By Katrina Harpell

What are the features of a high performing team? Successful teams are built on a foundation of trust. They have clarity around expectations of the team and each other. They consistently work on improving their processes. And, of course, they have created a sense of fun and camaraderie.

Successful teams don’t happen by chance. They are planned and created by exceptional leaders who support and guide the team along the way to growth. As such, when a new leader is brought in, it’s important to ensure the team remains successful. In fact, bringing in a new leader can be the perfect opportunity to either course-correct an under-performing team, or reinforce and ensure the continued success of an already high performing team.

One tactic to take when a new leader has been brought in is to formally acknowledge the desire to create a positive culture that thrives on success, and to plan for that success. This process can begin via a two-day workshop wherein a neutral, skilled facilitator works with the new leader and the entire team to create an Acceleration plan. This plan comes complete with relevant exercises to encourage open communication and allow the team to share and leverage their strengths. Though our application of the process is unique and reflects the distinctive skills and experience of our facilitators, the components of the workshop are fairly straightforward.

1. Star attributes: What should we know about each member of the team?

At the beginning of the process, it is important to learn about each member of the team. What are their unique skills and attributes? What sets them apart from their colleagues? What personality traits make them shine? Who would you turn to when you need someone who is caring, encouraging, forceful, or keen?

One of the techniques our facilitators use is an exercise we call ‘Star Attributes.’ First, each person on the team takes some time to quietly identify their own key attributes. Then, everyone is asked to move from worksheet to worksheet writing down the unique attributes that they appreciate about each of their colleagues. The focus at this point is to list positive attributes, or to identify the positive side of less than ideal attributes. For instance, someone who might be called stubborn (negative) is actually committed to their goals (positive). At the end of the session, each person has worksheet full of external accolades and attributes to be proud of. Sometimes, people even learn new things about themselves, new reasons to understand the positive features they bring to the team. Each person can then review the worksheets and compare them to their own information to see how they match up.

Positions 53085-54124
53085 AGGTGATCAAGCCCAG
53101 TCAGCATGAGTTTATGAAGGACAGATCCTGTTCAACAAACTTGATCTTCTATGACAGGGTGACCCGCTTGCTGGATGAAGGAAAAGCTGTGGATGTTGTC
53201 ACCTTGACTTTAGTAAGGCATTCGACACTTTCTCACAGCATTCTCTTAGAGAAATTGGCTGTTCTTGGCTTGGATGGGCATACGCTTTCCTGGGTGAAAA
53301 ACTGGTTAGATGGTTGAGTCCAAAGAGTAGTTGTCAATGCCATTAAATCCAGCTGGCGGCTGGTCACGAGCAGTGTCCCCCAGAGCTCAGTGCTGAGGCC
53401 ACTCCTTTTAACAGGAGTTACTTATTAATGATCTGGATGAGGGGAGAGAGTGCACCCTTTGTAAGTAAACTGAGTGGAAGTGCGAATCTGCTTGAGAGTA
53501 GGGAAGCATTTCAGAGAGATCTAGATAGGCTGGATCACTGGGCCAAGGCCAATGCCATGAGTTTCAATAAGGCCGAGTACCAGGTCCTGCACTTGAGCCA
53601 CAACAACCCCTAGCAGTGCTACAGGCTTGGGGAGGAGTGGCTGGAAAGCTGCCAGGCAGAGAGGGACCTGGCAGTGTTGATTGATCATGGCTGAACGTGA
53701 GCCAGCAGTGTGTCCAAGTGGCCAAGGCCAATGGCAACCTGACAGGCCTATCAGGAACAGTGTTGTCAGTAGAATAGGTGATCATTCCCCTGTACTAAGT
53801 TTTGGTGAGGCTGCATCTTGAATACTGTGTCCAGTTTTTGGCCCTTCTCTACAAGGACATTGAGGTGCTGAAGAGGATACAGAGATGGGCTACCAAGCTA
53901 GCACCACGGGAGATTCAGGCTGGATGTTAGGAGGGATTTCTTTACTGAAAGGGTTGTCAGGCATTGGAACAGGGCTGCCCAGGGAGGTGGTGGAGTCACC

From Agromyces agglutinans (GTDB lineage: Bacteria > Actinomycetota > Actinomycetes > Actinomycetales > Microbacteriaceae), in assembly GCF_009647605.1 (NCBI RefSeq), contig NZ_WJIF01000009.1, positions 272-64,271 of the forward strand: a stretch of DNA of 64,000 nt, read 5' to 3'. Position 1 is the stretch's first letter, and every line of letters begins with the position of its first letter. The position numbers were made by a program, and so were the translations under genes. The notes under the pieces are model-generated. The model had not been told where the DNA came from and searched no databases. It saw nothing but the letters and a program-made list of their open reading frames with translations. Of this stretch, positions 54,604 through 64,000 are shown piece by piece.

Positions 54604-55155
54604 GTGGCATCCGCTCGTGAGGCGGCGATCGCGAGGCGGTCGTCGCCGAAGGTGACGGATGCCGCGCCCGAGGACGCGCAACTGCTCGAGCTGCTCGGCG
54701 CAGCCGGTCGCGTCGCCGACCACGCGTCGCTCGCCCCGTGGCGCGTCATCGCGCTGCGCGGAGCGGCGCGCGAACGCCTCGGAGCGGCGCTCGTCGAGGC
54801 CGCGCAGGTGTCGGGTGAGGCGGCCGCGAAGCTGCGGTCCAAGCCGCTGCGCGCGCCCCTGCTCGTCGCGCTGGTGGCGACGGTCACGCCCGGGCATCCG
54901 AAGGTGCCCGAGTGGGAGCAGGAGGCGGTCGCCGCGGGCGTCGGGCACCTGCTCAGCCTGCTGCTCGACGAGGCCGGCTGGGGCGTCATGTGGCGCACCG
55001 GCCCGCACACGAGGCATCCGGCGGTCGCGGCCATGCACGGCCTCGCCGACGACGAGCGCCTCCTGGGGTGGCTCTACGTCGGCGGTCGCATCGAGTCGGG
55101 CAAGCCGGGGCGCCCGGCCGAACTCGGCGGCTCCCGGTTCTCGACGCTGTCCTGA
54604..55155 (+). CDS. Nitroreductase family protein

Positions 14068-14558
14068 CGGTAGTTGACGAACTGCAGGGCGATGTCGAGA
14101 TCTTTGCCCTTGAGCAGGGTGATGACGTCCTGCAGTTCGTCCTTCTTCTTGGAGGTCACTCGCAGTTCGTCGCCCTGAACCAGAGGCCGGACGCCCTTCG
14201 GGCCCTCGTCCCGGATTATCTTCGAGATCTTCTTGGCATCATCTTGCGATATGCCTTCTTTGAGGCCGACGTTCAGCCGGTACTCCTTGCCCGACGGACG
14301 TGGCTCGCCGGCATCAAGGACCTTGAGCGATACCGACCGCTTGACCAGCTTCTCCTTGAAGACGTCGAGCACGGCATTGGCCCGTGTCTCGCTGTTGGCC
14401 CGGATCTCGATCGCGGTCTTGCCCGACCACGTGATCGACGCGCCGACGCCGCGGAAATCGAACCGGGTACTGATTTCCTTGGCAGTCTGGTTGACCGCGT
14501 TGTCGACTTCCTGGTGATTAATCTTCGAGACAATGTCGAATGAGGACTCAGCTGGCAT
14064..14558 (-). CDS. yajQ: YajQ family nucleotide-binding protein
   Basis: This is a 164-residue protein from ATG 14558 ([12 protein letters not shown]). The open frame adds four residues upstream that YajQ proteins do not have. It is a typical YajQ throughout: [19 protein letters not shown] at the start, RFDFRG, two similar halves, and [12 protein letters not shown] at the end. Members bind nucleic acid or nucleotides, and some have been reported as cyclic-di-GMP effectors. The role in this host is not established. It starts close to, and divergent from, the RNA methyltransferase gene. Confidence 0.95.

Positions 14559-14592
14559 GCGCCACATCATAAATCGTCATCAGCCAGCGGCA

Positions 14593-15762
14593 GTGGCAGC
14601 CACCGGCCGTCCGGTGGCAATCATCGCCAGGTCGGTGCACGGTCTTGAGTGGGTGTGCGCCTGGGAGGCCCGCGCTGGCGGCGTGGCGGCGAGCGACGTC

2. Change perceptions: What attributes do successful and effective teams have?

In the second stage of the process, the intent is to understand how teams currently function and how employees want them to function. Once again, a skilled facilitator leads the team through a discussion of what makes a good team, including identifying teams in the public life that they admire. Can they identify the attributes of those highly successful teams? For example, some people name the Obamas as knowing how to build and sustain highly successful teams. Other people have named the Toronto Blue Jays (back in the 90s!) when they won the championship twice. In addition, what are the watch-outs that eventually lead to poor performing teams? Once all of the attributes have been identified, the team then takes some time to ‘vote’ on the attributes they admire the most and want to see reflected in their own team.

3. Build resiliency: What is your vision for a winning team?

In this third stage, the goal is to understand individual people and how they like to lead and be led, how they like to give and receive feedback. One of the exercises our facilitators use at this stage involves separating the team from the leader. The new leader answers these types of questions with a focus on their style, goals, and values. The team also answers these questions with a focus on their expectations, feedback, and working style. At the end, the facilitator brings everyone together and works to find similarities, build consensus on mismatched goals, and bring the team closer together.

4. Assimilate the new leader: How do we move forward as a successful team?

With all the personal discussions out of the way, the fourth stage has the team work through the Bog Points – those tough, mismatched goals that need to be worked through before success can be achieved. The facilitator is tasked with a tough job at this point as the discussion needs to be honest but they also need to ensure that the discussion brings everything into the open in a safe and judgement-free space. Of course, after a solid two days of carefully guided communications, the facilitator has built a foundation of trust and transparency that the team can build on.

Following these four stages with the introduction of a new leader will help to ensure that high performing teams remain successful. And, in some cases, it will help a new leader course-correct an under-performing team. If you’re interested in accelerating your team, please get in touch with us! We’d love to help you continue on the road to success!